Place: ANAMED -1st Floor
Islamic Law and Statecraft Between the Ottoman and British Empires
2019 marks the 100th anniversary of Afghanistan’s independence from Britain. In this lecture Professor Faiz Ahmed unearths a lost history behind Afghanistan’s founding as a modern nation-state between the Ottoman and British empires, the subject of his recently published book, Afghanistan Rising.
Commemorating the roots and legacies of Afghan independence a century ago, the author will present a vibrant account of the first Muslim-majority country to form a fully sovereign government, ratify a constitution, and craft an original body of national laws after the fall of the Ottoman Empire. By tracing Afghans’ longstanding scholastic ties to Ottoman metropolises including Istanbul, Aleppo, Damascus, and Baghdad, as well as the British Indian cities of Bombay, Delhi, and Lahore, Ahmed offers a rich narrative focusing on encounters between diverse streams of modern Muslim thought and politics at the turn of the twentieth century—from Young Turk lawyers to Pashtun clerics; Ottoman Arab officers to British Raj bureaucrats; and the last caliphs to an extraordinary dynasty of Afghan kings and queens.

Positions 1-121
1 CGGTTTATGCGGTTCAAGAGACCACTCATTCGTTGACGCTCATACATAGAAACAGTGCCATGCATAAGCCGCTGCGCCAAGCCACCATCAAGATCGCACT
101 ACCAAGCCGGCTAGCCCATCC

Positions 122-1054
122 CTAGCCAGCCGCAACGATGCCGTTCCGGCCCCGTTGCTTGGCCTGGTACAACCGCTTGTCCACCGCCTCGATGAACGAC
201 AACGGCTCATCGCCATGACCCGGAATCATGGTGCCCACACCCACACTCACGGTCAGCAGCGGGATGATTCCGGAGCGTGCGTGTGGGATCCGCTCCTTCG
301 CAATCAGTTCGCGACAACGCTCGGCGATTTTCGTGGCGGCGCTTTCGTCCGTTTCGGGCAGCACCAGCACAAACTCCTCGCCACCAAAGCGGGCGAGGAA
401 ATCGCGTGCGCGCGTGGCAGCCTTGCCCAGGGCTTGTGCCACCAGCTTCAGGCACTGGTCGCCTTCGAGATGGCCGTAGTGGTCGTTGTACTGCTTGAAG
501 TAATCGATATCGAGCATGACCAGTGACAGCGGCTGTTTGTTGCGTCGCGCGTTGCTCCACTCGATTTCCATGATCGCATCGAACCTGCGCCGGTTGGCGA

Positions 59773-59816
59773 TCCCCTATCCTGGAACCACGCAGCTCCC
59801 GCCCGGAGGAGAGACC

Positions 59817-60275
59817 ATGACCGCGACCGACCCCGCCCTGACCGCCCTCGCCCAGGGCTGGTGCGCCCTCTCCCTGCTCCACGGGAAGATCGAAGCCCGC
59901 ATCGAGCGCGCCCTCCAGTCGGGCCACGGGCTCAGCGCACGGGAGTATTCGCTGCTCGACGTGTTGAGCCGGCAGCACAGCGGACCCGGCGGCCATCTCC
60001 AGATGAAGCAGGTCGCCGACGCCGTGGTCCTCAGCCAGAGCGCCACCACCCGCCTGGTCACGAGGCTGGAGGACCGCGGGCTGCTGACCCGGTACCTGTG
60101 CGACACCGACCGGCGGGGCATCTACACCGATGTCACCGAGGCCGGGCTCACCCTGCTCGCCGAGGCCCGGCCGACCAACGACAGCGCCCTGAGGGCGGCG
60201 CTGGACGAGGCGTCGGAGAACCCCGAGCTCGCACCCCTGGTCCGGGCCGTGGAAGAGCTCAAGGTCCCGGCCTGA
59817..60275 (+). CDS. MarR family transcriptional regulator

Faiz Ahmed is Associate Professor of History at Brown University and a 2019-20 Senior Fellow at ANAMED.
*The talk will be in English.